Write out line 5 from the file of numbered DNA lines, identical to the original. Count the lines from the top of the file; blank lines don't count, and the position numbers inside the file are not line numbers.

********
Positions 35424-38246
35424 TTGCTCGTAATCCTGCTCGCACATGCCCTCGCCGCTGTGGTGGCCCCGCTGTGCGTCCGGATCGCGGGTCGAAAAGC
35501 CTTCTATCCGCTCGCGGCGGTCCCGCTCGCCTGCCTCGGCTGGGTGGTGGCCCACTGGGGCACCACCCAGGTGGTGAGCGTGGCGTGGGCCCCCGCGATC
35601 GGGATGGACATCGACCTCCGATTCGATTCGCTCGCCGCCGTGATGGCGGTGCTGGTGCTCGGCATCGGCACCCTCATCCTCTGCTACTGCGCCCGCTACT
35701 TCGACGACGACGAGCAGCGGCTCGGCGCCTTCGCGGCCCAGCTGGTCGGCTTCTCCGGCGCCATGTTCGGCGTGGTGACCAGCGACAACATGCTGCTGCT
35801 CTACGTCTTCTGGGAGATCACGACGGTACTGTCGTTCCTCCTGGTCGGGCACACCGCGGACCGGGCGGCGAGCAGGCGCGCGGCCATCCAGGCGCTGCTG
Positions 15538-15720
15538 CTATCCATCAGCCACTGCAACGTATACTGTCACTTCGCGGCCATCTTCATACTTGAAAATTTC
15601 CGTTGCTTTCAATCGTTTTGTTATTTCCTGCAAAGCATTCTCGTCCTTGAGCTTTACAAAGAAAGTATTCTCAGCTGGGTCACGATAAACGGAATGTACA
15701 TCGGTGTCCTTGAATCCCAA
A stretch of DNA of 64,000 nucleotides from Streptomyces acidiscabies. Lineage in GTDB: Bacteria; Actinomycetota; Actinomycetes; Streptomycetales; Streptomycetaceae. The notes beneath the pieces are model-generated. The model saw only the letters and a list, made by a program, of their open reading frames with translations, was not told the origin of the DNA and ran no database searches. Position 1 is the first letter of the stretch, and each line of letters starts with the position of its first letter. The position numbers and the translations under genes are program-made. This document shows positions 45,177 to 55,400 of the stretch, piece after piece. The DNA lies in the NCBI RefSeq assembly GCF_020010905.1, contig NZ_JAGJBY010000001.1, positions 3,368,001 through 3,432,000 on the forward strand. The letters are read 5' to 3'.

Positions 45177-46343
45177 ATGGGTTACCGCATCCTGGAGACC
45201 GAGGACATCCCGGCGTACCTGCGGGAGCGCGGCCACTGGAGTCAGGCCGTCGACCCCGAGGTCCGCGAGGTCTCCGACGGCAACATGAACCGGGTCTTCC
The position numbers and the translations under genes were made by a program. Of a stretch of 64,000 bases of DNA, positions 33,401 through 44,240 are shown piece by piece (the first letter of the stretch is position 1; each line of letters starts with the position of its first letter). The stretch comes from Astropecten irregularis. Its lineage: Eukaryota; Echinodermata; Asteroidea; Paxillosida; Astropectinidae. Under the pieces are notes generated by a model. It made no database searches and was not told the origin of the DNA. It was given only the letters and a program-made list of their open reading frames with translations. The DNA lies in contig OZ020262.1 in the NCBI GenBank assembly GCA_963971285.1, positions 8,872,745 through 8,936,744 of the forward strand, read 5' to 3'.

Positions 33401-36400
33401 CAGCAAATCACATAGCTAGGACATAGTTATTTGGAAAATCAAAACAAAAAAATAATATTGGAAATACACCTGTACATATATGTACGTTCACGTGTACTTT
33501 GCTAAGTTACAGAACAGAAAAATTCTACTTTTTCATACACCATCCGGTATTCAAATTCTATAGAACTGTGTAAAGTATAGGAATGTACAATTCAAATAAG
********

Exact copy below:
35701 TCGACGACGACGAGCAGCGGCTCGGCGCCTTCGCGGCCCAGCTGGTCGGCTTCTCCGGCGCCATGTTCGGCGTGGTGACCAGCGACAACATGCTGCTGCT